There are some more supplementary instruments that go along with the woodwind instruments but this is a good place to start!

Flute

flute photo on black background

The flute is the highest instrument of the woodwind family. It is typically made out of metal and in order to make a sound you have to blow over the top of the hole. Like blowing over a bottle!

There are typically two flute players in an orchestra as well as one piccolo player. Both of these instruments read their music in the treble clef but the piccolo’s sounding pitch is actually one octave higher than what is written.

Oboe

oboe

The oboe is a similar pitch to the flute but is played very differently. In order to play the oboe you must use what we call a ‘double reed’. A double reed consists of two thin pieces of wood tied together. The player will blow air directly through the middle to make them vibrate! This produces a characteristic penetrating sound. There are not as many harmonics in an oboe sound which gives it this feature. An oboe is typically used to tune the whole orchestra as it can be heard much clearer than many other instruments!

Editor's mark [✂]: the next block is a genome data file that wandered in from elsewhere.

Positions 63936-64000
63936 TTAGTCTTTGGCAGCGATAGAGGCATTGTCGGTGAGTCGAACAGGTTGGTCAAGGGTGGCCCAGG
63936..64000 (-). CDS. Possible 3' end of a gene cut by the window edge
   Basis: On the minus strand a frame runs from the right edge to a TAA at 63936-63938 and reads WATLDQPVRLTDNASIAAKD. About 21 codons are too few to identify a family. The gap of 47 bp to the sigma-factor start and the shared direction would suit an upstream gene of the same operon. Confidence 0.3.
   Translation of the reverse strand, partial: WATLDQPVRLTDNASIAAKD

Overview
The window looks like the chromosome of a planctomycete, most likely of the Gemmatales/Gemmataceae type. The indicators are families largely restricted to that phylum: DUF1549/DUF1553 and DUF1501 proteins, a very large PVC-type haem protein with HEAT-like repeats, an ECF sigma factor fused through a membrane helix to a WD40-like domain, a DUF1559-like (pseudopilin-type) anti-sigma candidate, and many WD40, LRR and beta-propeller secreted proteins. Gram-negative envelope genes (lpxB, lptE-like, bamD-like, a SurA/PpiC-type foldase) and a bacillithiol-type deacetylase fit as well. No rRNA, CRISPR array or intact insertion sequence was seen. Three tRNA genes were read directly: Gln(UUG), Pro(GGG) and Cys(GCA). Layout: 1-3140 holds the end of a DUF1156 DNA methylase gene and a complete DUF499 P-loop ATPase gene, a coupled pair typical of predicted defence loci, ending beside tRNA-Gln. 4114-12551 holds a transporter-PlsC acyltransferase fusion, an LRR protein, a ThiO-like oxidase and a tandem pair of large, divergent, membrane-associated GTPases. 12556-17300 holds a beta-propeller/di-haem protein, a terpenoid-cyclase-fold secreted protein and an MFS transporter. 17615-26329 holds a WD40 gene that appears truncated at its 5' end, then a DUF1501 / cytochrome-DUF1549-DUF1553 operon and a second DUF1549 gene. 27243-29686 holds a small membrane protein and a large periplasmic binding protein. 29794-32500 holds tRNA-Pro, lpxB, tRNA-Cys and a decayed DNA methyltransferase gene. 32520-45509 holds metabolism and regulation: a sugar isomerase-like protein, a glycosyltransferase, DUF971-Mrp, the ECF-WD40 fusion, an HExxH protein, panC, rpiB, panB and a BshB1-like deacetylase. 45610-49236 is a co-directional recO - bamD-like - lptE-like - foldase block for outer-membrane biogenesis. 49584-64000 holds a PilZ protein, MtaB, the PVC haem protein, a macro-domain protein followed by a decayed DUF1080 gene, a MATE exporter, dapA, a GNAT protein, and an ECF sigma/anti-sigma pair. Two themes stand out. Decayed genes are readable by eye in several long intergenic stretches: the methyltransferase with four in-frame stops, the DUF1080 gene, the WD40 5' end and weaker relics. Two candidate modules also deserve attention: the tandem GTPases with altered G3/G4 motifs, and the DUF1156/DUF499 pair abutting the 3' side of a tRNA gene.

double reeds

There is usually two oboe players and sometimes one cor anglais player in an orchestra. The cor anglais looks very much like the oboe but with a large ball shape at the bottom. It has a lower pitch but will still use the double reed. The cor anglais is also a transposing instrument, where the oboe is not!

cor anglais

Clarinet

clarinet

TThe clarinet looks quite similar to the oboe in that it is made of wood with metal keys. However, it is played very differently! The clarinet, also uses a reed but this type of reed is called a single reed. This is because it is attached to a mouth piece. The player will blow air between the reed and the mouth piece to cause the vibration to make a sound.

clarinet mouthpiece, single reed

The clarinet is a transposing instrument. This simply means that when the clarinet plays a C natural, we actually hear a B flat a major 2nd lower. Learn how to transpose by a Major 2nd here.